CDIs go international!

Greg Benfield is in Melbourne, Australia, on a four week secondment to Victoria University (VU) demonstrating the Course Design Intensive (CDI) approach to curriculum renewal that was pioneered at Brookes. He has given workshops and seminars on the process to a variety of academic groups at VU, including to senior management groups (deans and associate deans). He is also running a demonstration of the CDI process with two VU courses as a means of evaluating how to adapt and adopt the process at VU.

OCSLD followers will know that CDIs are a team-based approach to designing and redesigning courses that involves expanding design teams to include learning technologists, subject librarians, course administrators and other professionals as appropriate, focus on high level curriculum objectives (e.g. blended learning, distance learning, redesigning assessment, etc), programme/course (rather than module) level design, and peer review of designs (see Dempster et al 2012).

Staff in a CDI workshop
Day 1 of a CDI event at Victoria University on 30 November

Victoria University is a very large (over 50000 students) and culturally diverse Australian university located in the inner west of Melbourne, one of five Australian multi-sector universities offering both vocational education (further education) and higher education courses. It has just announced a major curriculum renewal project, under the banner of ‘Capabilities for the Future’ (seehttp://www.vu.edu.au/about-vu/vision-and-mission/our-strategic-plan). There are resonances with the Brookes’ vision of enhancing the student experience through courses that develop the five Brookes graduate attributes. VU has three graduate capabilities and it is planning to place significant emphasis in its curriculum reform project on blended learning and team-based curriculum renewal. They are also placing a lot of emphasis on a collaborative curriculum. Their strategy document, ‘VU Agenda and Blueprint for Curriculum Reform: Capabilities for the Future”, includes the objective of “establishing collaborative communities of internal and external partners to drive learning and assessment design and teaching”. Hence its adoption of CDIs as the framework for its curriculum reform process.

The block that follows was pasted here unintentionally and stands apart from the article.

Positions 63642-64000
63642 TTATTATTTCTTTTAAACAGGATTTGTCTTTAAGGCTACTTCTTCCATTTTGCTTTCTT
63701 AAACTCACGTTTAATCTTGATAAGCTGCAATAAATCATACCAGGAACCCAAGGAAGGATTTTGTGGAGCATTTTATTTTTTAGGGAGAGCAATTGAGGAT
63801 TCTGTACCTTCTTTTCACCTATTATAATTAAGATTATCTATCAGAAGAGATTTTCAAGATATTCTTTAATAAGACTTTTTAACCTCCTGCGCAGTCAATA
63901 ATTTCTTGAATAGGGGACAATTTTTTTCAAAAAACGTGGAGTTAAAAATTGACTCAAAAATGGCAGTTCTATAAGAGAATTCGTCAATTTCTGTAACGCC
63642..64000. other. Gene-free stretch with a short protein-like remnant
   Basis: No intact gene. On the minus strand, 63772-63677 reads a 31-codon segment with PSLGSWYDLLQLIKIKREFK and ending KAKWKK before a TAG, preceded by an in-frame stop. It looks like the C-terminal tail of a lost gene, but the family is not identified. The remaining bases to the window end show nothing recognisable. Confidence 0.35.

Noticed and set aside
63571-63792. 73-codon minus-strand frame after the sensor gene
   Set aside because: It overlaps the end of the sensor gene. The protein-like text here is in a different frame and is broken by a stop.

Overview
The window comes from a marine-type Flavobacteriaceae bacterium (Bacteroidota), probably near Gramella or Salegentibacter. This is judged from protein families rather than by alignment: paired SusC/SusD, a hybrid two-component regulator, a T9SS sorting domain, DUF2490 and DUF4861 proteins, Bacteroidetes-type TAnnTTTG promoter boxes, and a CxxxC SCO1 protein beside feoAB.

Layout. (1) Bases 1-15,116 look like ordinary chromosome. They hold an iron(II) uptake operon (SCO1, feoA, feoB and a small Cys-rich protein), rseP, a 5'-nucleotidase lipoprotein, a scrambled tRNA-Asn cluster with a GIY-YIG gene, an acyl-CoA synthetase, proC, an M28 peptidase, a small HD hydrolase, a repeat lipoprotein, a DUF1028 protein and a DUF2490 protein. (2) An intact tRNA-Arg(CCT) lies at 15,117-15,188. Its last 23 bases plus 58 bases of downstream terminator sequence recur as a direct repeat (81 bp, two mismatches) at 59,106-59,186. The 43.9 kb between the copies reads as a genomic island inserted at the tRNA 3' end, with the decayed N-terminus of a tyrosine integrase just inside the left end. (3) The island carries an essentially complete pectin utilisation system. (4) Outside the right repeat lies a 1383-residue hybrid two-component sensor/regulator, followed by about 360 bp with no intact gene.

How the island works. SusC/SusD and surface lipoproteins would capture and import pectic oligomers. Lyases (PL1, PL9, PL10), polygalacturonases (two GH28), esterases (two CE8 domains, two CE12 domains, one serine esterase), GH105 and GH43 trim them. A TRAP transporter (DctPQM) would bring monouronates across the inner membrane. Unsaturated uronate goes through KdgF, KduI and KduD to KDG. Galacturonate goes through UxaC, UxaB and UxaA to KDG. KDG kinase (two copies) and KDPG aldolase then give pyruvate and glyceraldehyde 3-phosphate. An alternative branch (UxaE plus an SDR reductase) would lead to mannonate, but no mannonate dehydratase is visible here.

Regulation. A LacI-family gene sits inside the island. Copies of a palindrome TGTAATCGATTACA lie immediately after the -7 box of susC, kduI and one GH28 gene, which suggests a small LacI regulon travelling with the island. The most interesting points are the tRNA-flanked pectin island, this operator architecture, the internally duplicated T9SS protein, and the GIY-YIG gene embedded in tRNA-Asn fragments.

VU has also taken the opportunity to have Greg give a joint public seminar with Professor Margaret Mazzolini (Pro-VC Learning and Teaching) on 11 December on blended learning, titled ‘Supporting Learners in a Digital Age’. Drawing on OCSLD’s extensive involvement in learner experiences of e-learning and digital literacies development, the seminar aims to make the case, from a teaching and student experience perspective, for a strategic focus on the use of digital technology in the curriculum.

Dempster, J. A., Benfield, G. and Francis, R. (2012). “An academic development model for fostering innovation and sharing in curriculum design.” Innovations in Education and Teaching International 49(2): 135-147.

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